Did some investigation into the fungi we have near the 'yard'. Think the ones we have on a heap of soil and wood may be Liberty caps; certainly that family anyway. Have some rather pretty pink ones too that I have identified as Mycena pura, some common puffballs and what is probably honey fungus.

Mistress Rose



Joined: 21 Jul 2011
Posts: 14633

PostPosted: Fri Oct 07, 22 7:39 am    Post subject: Reply with quote
    

Son saw a large bird fly into the open fronted shed we use for processing charcoal. On investigation a tawny owl flew out, thoughtfully decorating the floor as it went. We have seen one during the day at ground level nearby, but usually we just hear them.

Did some investigation into the fungi we have near the 'yard'. Think the ones we have on a heap of soil and wood may be Liberty caps; certainly that family anyway. Have some rather pretty pink ones too that I have identified as Mycena pura, some common puffballs and what is probably honey fungus.

dpack



Joined: 02 Jul 2005
Posts: 43421
Location: yes
PostPosted: Fri Oct 07, 22 9:56 am    Post subject: Reply with quote
    

on a pile of soil and wood they are almost certainly not P. Sem. which is a "grassland" species
without a photo i could make a few suggestions as to what they might be based on substrate, with a photo i might know but could probably find out

P. is a large extended family(not all of them are named P.), some of them might be found on a soil/wood pile, there are numerous looks a bit like among the extended family of P. shrooms, some are closely related some are not, some are very close in psychopharmacology but look very different, some look similar and have very different pharmacology
just for fun , the same species, even in the same environment can have different pharmacology depending on "things"

the linnaeic naming of life is a bit crude for shrooms, shroom names are rather messy, many shooms have several names or no name yet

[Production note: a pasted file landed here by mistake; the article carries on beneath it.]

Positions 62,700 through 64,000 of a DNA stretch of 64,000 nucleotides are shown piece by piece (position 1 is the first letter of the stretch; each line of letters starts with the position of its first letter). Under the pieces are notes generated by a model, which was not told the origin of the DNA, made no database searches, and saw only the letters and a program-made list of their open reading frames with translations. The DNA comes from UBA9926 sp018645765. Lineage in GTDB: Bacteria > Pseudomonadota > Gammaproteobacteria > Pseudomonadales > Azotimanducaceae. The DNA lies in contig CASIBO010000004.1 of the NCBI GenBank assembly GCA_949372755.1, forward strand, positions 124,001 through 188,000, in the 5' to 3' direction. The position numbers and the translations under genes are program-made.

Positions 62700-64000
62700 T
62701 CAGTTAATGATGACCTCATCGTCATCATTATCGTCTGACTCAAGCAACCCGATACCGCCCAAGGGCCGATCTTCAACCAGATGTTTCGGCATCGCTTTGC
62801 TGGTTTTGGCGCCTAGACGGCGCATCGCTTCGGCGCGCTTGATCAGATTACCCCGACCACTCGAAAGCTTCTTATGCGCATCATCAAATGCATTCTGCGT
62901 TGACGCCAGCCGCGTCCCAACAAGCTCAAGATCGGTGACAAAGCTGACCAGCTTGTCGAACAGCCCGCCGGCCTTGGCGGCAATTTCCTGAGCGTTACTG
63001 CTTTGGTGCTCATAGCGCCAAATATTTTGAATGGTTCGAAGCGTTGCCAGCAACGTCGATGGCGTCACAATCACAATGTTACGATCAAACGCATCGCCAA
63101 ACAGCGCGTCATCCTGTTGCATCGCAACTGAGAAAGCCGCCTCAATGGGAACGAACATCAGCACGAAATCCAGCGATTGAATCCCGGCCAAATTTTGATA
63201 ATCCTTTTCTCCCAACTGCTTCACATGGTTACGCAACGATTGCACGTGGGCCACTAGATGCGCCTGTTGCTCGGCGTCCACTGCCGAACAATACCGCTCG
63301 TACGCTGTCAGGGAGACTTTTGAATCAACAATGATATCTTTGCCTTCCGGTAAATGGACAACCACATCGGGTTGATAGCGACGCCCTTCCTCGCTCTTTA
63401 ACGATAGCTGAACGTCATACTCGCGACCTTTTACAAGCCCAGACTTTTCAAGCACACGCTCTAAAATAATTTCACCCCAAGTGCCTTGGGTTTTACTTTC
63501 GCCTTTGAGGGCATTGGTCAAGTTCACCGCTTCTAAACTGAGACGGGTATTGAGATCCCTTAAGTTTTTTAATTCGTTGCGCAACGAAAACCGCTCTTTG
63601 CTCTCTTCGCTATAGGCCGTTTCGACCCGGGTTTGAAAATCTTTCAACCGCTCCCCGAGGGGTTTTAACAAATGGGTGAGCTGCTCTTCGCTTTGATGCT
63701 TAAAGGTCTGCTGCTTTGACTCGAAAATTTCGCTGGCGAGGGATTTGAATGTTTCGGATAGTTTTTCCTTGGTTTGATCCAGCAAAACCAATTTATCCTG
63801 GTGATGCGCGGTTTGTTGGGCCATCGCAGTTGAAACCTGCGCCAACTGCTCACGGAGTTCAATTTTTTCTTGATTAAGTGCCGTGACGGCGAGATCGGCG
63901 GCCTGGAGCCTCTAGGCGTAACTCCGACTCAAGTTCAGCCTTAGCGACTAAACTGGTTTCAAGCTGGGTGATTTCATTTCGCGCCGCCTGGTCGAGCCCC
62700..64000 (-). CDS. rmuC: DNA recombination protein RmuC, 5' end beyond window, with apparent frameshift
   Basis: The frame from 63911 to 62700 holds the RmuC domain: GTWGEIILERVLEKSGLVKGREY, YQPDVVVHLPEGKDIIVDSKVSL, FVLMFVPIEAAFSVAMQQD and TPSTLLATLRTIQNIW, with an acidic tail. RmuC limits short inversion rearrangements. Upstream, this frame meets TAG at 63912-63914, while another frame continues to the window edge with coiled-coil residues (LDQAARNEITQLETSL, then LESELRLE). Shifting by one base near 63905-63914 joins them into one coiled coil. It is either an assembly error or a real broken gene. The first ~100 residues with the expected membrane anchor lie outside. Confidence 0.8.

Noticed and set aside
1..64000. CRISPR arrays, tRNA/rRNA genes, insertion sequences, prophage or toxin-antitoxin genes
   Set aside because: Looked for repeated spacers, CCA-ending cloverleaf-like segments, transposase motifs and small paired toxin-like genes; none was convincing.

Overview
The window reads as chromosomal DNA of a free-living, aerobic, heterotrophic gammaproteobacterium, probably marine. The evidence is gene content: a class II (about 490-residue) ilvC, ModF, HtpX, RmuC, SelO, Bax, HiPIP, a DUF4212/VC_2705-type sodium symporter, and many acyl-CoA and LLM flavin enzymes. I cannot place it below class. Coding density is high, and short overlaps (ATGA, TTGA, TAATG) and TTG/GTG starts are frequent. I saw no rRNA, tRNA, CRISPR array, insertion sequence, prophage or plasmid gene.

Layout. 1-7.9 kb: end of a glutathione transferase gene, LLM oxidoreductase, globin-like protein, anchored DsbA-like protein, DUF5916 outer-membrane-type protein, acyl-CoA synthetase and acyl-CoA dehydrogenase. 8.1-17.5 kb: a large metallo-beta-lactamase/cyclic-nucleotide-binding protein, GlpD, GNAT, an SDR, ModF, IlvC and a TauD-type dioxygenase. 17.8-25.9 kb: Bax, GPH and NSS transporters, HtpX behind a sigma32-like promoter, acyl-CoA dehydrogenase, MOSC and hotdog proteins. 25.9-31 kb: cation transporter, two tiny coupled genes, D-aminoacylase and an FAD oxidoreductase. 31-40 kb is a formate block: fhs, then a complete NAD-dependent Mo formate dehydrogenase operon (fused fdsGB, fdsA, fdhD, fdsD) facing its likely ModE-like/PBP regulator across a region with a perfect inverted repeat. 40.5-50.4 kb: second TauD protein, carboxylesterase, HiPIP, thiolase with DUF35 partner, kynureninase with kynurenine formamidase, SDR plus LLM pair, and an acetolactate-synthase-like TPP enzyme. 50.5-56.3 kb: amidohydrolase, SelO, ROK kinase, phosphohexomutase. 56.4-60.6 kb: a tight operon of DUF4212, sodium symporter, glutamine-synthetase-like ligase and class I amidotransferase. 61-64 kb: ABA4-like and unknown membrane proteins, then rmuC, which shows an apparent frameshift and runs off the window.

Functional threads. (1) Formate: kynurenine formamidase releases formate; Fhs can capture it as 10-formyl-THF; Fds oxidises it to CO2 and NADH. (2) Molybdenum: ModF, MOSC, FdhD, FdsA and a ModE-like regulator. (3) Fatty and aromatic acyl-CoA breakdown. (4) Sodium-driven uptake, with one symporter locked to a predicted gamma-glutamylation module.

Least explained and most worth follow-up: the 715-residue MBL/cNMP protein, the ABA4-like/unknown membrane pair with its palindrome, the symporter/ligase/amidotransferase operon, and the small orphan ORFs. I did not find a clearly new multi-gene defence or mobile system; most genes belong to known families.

re alkaloid contents

all snakes have venom, some have lots some almost none and the mix is different in each type of snake
some reptiles other than snakes have similar venom to that of snakes

the shrooms with P. family alkaloids(quite a complex and varied pharmacy) are as diverse as snakes, the odd gila monster or komodo dragon just for fun

for instance, the most potent (AFAIK) psylocin/psylocybin type of shroom from the uk looks nothing like P.Sem
and has had at least 2 names in the books of the last few decades neither of which mention the massive alkaloid content or the type of mixture it is
it was the colour led me to try that one, proper shaman shroom whatever it might be called or what family it has been registered as

Mistress Rose



Joined: 21 Jul 2011
Posts: 14633

PostPosted: Sat Oct 08, 22 7:48 am    Post subject: Reply with quote
    

I looked it up in two books and it seemed to be Liberty cap, but not that good at fungi ID, so could well be wrong. Certainly that family as it has the right shape and a brittle stem as description. It is an open area, just no grass and rather a lot of charcoal mixed in. I wouldn't even consider eating the things. Same goes for all fungi unless I am really 100% sure as some are rather nasty.

gz



Joined: 23 Jan 2009
Posts: 8069
Location: Ayrshire, Scotland
PostPosted: Sat Oct 08, 22 8:10 am    Post subject: Reply with quote
    

On our foraging walk in field and wood yesterday it was a relief to see groups of chaffinches and a few robins, and also some wrens.
Plus some unidentified chirps and tweets from the treetops!